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General Literature for High School Review by Laura Delgado

Beth Hempton and Dana S. Wilson
Train Up a Child Publishing, LLC
1342 Oak Mill Court
Mount Pleasant, CT 29466
http://trainupachildpub.com

There is a plethora of literature choices for homeschooling high school, and sorting through all of them can be rather daunting. Fortunately, once you find a company that hits a homerun, you’ve likely found a (curriculum) friend for life. Train Up a Child, LLC’s (formerly known as Epi Kardia) General Literature for High School is an excellent choice for a freshman English Literature course, but it can also serve nicely for advanced 8th graders. Available as a coil-bound 110-page book, General Literature is available for $43.97 and has eight units, with additional recommended reading for Honors.

The course covers the following works: The Autobiography of Miss Jane Pittman by Earnest Gaines, The Chosen by Chaim Potok, A Morbid Taste for Bones, by Ellis Peters, Short Stories: “The Celebrated Jumping Frog of Calavaras County,” by Mark Twain, and “The Three Questions,” by Leo Tolstoy, The War of the Worlds, by H.G. Wells, The Hobbit, by J.R.R. Tolkien, Poetry: “Caged Bird,” by Maya Angelou and “The People Upstairs,” by Ogden Nash, and The Scarlet Pimpernel, by Baroness Orczy. There are also eight appendices, providing things like graphic organizers, a glossary of literary terms, grading rubrics, keys, and teacher’s evaluation tips. The authors strongly suggest that before (or concomitantly with) tackling General Literature for High School, students take Train Up a Child’s Essays Styles course, or another high school level essay writing course so that they are not overwhelmed by the essay requirements of this course.

The course begins with a thorough eight-page introduction. This introduction explains the authors’ goals for students taking the course, notes on choosing assignments, an explanation of the Honors credit, details on the process of writing and essay presentation, a breakdown on understanding the units, and more. It is essential that you read the introduction before moving forward, even though it is tempting to jump right into reading the first book and doling out assignments, as there are some assignments that are ongoing as the student reads the book (designated as AR – As you Read).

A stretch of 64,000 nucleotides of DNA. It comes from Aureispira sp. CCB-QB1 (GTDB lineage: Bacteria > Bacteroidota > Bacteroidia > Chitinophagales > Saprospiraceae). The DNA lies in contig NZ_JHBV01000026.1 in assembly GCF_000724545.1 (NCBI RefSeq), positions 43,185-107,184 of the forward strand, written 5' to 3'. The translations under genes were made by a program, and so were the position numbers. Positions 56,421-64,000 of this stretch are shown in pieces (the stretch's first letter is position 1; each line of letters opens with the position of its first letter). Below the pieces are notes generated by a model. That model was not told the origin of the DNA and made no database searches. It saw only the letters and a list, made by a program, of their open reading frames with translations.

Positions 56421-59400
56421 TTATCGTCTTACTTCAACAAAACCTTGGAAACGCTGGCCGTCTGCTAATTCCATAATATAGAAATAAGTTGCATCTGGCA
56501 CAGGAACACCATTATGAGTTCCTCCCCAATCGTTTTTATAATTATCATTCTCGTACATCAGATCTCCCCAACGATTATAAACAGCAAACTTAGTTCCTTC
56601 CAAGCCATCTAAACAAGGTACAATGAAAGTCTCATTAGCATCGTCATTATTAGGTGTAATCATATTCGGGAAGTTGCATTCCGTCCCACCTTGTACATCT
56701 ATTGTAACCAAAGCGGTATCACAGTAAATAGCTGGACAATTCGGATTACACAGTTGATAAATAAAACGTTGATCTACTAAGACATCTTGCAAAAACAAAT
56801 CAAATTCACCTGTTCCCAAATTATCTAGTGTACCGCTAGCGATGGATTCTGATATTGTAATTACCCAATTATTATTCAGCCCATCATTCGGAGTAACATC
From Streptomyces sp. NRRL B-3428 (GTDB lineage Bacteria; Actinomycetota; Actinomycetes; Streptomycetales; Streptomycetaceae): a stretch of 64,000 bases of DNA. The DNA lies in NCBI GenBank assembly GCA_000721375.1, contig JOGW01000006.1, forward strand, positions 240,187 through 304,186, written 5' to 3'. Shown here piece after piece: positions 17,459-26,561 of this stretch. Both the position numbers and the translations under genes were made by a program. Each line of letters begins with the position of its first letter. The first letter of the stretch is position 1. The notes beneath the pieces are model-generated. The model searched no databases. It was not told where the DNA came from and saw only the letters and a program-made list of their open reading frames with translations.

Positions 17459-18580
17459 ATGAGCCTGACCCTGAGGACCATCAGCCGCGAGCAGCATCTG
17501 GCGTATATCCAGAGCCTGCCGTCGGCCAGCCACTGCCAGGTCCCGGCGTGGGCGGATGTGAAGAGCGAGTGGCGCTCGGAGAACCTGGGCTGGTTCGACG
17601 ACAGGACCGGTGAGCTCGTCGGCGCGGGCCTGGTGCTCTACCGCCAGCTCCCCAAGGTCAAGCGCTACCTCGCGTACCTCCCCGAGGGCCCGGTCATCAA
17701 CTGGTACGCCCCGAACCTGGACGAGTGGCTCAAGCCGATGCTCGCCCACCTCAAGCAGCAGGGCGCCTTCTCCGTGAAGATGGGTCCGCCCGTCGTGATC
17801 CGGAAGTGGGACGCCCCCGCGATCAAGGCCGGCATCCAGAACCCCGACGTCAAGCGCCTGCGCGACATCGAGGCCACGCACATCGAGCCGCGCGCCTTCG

For each unit, you will first see the Setting Time Period of the work, followed by the Reading Level and the Time Frame for Completion. Obviously, the latter is a suggestion – you know your child best. Some children will need more time and some less, depending on their ability and maturity level. This introductory material is followed by Objectives, both Literary and Language/Other Subject Connections (Train Up a Child is an interdisciplinary program – you can use it for all of your subjects in high school if you so choose). Finally, the program authors present a Literature Summary explaining what type of literature is being presented (i.e., fictionalized autobiography, historical adventure, murder mystery) and the Literature Assignments. Example assignments include researching the work’s author, creating a timeline of historical events, keeping a character T-chart, and writing about literary devices present in the work. Obviously, the assignments vary based on the work begin considered.

This is an excellent introductory literature program. It covers a nice variety of literary genres and has enough variety in the assignments to keep a student from getting bored. It also provides a good deal of support for the parent-teacher. The appendices are comprehensive and explain exactly how to grade the student’s work. Further, the author urges the parent-teacher to email with any questions she may have, which is a nice touch.

My 8th grade son is a very capable, if not very avid, student, and he is quite enjoying his experience with this program. He would have never chosen to read The Autobiography of Miss Jane Pittman on his own, but it is now a book that he has requested live in his room, rather than in the schoolroom. He likes the assignments that accompany the book, although he does not find them to be as user-friendly as they could be. He would much prefer a program with daily-style lesson plans that told him exactly what to read and when, and which writing assignments to do on what day. This curriculum is written much more generally. It gives you the book selection and the assignments in just a few pages. It tells you which assignments are to be done before you read, which are to be done as you read, and which are to be done after you read. It leaves the micromanaging of time up to the student, which is appropriate to a high schooler.

My son’s critique of this program is my only mild criticism of it as well. I am trying to launch my son away from the group schoolroom table to his own area as he starts high school next year, and to do that, he needs some fairly specific direction to his homeschool day. If we continue with Train Up a Child Publishing LLC’s materials, which I am strongly tempted to do, I will need to create some lesson plans. I really wish they provided these for me! That is a small criticism, though, for a program that provides such a well-rounded general literature curriculum. It covers all of the basics: historical fiction, poetry, short stories, fantasy fiction, and more. I really have been very pleased with it and know that we will be investigating more options from this company.

-Product review by Laura Delgado, The Old Schoolhouse® Magazine, LLC, April, 2017

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